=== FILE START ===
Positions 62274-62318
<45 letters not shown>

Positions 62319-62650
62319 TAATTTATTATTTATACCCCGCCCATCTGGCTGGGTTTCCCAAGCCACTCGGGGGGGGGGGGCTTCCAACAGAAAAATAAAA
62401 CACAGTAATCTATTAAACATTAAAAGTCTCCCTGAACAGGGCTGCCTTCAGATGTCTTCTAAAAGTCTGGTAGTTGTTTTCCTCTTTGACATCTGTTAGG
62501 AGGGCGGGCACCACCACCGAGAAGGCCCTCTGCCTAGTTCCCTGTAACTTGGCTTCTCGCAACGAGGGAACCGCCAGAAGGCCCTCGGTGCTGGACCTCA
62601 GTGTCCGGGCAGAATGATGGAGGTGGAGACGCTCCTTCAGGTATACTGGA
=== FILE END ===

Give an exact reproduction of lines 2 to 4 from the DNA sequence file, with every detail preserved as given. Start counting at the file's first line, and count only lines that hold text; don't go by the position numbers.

<45 letters not shown>

Positions 62319-62650
62319 TAATTTATTATTTATACCCCGCCCATCTGGCTGGGTTTCCCAAGCCACTCGGGGGGGGGGGGCTTCCAACAGAAAAATAAAA